Reporter 415, 23 February 1998
Lifelong learning is central to the Governments thinking about the future of further and higher education. But news that the Government has decided to issue a consultative paper, rather than a White Paper, implies that decisions on funding and specific policy initiatives have been deferred pending reactions from the HE and FE sectors.
Publication of the paper was originally planned for before Christmas but, after several redrafts, it is now to be published on February 25 as a consultation paper, along with the Governments responses to the Dearing and Kennedy reports into higher and further education.
The Learning Age: Towards a Learning Revolution for the 21st Century, will cover the whole spectrum of post-compulsory education and training and there is likely to be a focus upon bank skills training and further education.
There are concerns in Higher Education that, important though these issues are, the Dearing Reports emphases on access and widening participation in HE should be seen as centrally important in Government thinking.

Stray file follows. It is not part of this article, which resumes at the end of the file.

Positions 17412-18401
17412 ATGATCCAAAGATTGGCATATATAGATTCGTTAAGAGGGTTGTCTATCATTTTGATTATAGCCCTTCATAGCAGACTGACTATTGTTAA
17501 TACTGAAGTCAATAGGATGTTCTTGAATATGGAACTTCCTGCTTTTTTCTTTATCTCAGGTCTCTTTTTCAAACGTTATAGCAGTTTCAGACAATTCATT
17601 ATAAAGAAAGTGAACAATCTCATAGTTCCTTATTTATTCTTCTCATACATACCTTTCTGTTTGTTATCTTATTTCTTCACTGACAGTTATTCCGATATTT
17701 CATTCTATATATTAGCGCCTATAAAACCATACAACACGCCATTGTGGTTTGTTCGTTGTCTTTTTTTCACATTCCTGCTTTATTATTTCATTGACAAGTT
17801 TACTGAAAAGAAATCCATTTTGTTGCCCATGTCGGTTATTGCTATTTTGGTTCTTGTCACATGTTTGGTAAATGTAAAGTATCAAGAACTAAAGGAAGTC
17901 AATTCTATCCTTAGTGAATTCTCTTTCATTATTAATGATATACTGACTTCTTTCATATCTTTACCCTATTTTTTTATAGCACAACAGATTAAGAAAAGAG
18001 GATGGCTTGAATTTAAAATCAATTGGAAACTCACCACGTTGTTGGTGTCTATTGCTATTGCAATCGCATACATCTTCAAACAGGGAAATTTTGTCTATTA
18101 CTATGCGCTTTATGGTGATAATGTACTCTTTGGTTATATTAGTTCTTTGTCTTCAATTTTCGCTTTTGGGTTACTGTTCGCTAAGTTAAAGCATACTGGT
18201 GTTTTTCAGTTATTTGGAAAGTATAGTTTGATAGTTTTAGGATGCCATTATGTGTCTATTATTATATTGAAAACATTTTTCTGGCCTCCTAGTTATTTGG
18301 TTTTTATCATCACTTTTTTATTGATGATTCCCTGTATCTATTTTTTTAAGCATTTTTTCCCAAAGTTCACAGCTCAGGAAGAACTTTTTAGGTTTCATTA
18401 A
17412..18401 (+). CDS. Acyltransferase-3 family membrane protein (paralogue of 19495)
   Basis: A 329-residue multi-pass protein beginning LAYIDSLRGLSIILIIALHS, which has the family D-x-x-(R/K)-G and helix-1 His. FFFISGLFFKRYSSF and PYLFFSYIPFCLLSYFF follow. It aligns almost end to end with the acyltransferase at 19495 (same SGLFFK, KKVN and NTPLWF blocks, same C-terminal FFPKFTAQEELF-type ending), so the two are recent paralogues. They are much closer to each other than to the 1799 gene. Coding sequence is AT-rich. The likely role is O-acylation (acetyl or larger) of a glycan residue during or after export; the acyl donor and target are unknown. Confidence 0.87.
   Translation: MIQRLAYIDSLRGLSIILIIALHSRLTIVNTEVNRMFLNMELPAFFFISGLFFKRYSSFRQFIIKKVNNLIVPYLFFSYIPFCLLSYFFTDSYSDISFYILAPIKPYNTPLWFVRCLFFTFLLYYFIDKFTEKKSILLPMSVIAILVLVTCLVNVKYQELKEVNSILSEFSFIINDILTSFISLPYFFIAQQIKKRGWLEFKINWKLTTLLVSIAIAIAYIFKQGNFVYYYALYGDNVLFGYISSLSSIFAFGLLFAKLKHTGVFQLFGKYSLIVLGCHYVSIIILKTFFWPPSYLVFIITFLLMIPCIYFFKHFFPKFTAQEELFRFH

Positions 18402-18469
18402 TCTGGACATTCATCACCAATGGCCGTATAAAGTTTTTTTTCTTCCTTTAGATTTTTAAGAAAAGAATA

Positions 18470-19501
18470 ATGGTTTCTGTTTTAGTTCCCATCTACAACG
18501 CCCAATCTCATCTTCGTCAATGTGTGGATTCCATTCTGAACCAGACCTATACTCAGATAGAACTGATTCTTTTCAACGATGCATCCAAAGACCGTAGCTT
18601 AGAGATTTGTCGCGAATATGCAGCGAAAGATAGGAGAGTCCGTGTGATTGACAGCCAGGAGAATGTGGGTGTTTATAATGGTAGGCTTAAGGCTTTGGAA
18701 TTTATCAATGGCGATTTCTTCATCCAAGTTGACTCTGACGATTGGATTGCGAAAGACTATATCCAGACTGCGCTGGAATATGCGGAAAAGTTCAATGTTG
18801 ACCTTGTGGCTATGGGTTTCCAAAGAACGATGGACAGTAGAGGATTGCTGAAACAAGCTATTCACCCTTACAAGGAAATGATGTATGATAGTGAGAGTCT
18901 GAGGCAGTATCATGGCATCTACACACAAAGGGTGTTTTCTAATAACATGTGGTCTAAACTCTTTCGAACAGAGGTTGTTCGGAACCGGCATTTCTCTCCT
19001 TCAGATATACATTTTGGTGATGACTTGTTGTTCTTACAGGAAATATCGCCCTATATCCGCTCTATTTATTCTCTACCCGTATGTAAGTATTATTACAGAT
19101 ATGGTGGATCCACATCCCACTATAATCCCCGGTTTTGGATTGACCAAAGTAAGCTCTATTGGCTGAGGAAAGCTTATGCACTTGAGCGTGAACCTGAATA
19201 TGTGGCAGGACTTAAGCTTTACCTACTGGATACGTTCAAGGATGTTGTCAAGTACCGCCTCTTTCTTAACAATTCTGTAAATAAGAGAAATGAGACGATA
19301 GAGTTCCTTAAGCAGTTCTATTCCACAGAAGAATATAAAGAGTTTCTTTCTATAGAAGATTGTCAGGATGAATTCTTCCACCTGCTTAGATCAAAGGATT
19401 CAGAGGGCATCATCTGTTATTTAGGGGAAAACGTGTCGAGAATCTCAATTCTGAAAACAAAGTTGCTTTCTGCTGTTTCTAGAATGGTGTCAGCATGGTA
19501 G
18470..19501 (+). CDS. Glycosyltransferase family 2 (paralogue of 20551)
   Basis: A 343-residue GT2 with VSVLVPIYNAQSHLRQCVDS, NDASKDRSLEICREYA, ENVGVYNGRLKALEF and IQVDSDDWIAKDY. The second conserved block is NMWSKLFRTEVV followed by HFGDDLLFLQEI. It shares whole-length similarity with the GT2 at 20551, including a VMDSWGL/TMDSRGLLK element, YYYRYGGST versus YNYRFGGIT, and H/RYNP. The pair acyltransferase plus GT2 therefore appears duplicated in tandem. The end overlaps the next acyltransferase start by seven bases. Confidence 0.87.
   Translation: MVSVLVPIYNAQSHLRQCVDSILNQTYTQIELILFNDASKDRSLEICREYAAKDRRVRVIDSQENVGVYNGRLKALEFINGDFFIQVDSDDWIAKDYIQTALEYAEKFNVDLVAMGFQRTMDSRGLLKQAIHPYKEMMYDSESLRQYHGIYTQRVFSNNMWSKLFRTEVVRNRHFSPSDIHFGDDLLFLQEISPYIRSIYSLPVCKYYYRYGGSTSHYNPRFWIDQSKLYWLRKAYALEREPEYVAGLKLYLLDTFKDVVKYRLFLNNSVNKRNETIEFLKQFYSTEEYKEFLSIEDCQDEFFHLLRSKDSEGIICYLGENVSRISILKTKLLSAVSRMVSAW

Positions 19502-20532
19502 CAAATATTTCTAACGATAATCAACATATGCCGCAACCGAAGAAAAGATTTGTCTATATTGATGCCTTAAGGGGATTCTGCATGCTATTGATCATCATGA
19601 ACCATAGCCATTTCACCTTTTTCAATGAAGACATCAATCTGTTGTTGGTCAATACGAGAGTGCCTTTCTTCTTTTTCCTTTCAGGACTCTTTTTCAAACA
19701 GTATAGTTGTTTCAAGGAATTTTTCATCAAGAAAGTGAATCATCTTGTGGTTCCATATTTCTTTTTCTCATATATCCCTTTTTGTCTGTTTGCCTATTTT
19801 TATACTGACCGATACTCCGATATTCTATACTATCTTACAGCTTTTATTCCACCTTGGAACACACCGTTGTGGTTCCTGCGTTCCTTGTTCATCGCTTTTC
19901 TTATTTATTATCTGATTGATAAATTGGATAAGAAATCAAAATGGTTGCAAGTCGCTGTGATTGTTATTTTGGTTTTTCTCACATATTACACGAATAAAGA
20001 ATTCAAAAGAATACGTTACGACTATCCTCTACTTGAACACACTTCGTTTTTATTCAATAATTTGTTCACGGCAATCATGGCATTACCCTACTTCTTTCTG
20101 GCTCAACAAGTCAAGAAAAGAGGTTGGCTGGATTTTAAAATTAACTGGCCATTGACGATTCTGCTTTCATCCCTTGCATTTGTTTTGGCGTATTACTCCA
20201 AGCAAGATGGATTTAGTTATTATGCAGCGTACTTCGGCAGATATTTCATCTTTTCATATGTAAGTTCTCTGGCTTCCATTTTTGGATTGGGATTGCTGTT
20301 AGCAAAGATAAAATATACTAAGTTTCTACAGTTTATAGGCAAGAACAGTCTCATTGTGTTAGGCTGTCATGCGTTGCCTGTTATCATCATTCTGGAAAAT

Lord Dearing, chairman of the national committee of inquiry into higher education, warned the Government it would be making a serious error if the paper appeared to marginalise higher education. He said: Lifelong learning is for all, and that includes those who can benefit from higher education. Any vision of lifelong learning must see higher education as an integral part of it.
Dick Taylor, Professor of Continuing Education at the University, said: The publication of the Governments paper and responses to Dearing and Kennedy will be of major importance for HE.
In my view Leeds needs to respond positively and imaginatively to the new agenda. There will be real opportunities for the whole University in the lifelong learning area.
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